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Of other (energy) spaces: protected areas and everyday landscapes of energy in the southern Italian region of Alta Murgia

Perrotti, D. (2015) Of other (energy) spaces: protected areas and everyday landscapes of energy in the southern Italian region of Alta Murgia. In: Frolova, M., Prados, M.-J. and Nadaï, A. (eds.) Renewable Energies and European Landscapes : Lessons from Southern European Cases. Springer Netherlands, pp. 193-215. ISBN 9789401798426

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To link to this item DOI: 10.1007/978-94-017-9843-3_11

Abstract/Summary

The text is a chapter in the book Renewable Energies and European Landscapes: Lessons from Southern European Cases. The book provides timely, multidisciplinary cross-national comparison of the institutional and social processes through which renewable energy landscapes have emerged in Southern Europe (Spain, France, Italy and Portugal). On the basis of case studies in these countries, it analyzes the way in which and the extent to which the development of renewable energies has affected landscape forms and whether or not it has contributed to a reformulation of landscape practices and values in these countries. Landscape is conceived broadly, as a material, social, political and historical process embedded into the local realm, going beyond aesthetic. The chapter presents a case study in the southern Italian region of Puglia (Apulia), the rural area of Alta Murgia, which is partly included within the perimeter of the first National Rural Park in Italy (Alta Murgia National Park). The study focuses on the process of PV power development in this agricultural area since the first Italian feed-in tariff system came into force (2005–2007). The purpose of the study is to explore the impacts of the political forces embodied in the planning process of these renewable energy projects. This goal is achieved by considering not only the impacts on the socioeconomic development of the whole area over the last decade but also those on the landscape features and values that sustain and enable local socioeconomic development. National and regional renewable energy policies, on the one hand, and the National Park Plan and Regulations, on the other hand, have engendered dramatically different consequences for the agricultural lands located inside and outside the perimeter of the protected area. The argument developed in the chapter is that these two radically different approaches to the process of energy project planning ultimately reinforce the physical and symbolic gap existing between so-called particularly worthy landscapes and ordinary everyday landscapes (of energy). It is argued that the process of PV plant planning and development in the areas surrounding the Park has been essentially dominated and led by a sort of “site counter-logic.” This ultimately resulted in a “counter-site logic.” In the conclusion, the chapter emphasizes the potential for the planning process of green energy projects to act as a laboratory for experimenting with a new integrated approach to energy provisioning, as both a conceptual frame and a biophysical phenomenon.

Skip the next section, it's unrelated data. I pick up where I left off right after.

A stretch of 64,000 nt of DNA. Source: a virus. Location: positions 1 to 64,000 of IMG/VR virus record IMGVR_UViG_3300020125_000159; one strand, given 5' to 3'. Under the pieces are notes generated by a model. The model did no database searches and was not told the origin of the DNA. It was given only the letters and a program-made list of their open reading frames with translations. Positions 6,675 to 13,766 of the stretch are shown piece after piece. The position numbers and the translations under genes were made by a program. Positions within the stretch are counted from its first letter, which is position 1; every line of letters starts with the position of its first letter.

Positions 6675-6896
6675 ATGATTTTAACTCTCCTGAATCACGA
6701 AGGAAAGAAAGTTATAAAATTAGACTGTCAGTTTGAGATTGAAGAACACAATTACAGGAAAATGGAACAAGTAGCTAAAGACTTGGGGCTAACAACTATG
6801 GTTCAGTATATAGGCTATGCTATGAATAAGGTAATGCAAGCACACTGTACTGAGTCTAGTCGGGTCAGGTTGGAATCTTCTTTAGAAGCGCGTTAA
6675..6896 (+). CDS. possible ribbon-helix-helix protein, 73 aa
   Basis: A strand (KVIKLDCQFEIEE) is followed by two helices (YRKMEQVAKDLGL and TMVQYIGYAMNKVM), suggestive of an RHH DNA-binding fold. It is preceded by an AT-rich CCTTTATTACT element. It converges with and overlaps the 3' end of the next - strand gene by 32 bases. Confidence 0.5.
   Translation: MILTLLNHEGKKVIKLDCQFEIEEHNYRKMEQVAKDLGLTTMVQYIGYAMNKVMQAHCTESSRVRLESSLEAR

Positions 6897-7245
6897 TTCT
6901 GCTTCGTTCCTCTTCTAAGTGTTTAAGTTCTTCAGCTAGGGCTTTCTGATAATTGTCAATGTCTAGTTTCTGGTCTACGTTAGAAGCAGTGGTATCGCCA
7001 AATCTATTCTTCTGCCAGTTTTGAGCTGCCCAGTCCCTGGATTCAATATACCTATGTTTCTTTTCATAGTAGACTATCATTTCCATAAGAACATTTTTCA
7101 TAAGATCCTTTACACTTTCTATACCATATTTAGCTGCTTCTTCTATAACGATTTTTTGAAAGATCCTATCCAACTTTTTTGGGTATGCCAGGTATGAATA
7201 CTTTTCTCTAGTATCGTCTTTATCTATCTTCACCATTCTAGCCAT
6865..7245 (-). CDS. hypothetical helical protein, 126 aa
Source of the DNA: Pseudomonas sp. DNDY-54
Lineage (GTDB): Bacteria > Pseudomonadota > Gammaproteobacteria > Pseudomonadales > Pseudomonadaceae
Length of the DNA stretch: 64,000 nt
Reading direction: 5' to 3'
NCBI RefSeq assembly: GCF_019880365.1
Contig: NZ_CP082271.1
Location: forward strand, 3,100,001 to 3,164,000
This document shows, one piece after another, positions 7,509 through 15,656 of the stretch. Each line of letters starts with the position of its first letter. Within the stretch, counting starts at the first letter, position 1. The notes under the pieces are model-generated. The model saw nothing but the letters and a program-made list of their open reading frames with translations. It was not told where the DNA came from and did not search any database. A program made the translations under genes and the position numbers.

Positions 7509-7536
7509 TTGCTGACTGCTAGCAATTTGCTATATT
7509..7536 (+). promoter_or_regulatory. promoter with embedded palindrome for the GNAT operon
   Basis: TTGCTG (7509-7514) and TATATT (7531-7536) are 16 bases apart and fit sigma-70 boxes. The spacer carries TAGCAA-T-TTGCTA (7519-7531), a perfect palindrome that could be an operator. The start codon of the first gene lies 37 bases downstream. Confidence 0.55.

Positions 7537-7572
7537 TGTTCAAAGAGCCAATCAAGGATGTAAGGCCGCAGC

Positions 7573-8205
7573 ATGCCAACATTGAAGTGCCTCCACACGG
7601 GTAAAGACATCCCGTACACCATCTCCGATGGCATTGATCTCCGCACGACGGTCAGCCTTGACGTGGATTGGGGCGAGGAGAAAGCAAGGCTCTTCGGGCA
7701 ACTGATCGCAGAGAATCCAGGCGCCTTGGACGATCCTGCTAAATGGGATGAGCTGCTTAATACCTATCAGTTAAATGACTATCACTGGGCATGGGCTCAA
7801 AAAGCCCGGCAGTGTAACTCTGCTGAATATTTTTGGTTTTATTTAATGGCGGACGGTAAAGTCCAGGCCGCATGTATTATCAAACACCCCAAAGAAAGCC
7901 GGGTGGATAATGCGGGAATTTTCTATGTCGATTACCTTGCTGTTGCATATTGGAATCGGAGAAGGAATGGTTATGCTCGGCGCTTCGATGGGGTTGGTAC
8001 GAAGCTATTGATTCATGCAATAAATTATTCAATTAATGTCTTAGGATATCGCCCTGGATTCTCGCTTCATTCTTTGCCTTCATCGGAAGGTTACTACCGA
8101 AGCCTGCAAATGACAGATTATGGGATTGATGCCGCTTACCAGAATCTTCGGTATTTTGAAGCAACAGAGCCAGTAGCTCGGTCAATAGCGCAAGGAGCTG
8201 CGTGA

Item Type:Book or Report Section
Refereed:Yes
Divisions:Faculty of Science > School of the Built Environment > Architecture
ID Code:66602
Uncontrolled Keywords:Renewable energy, Planning, Energy policy, Low-carbon rural landscapes
Publisher:Springer Netherlands

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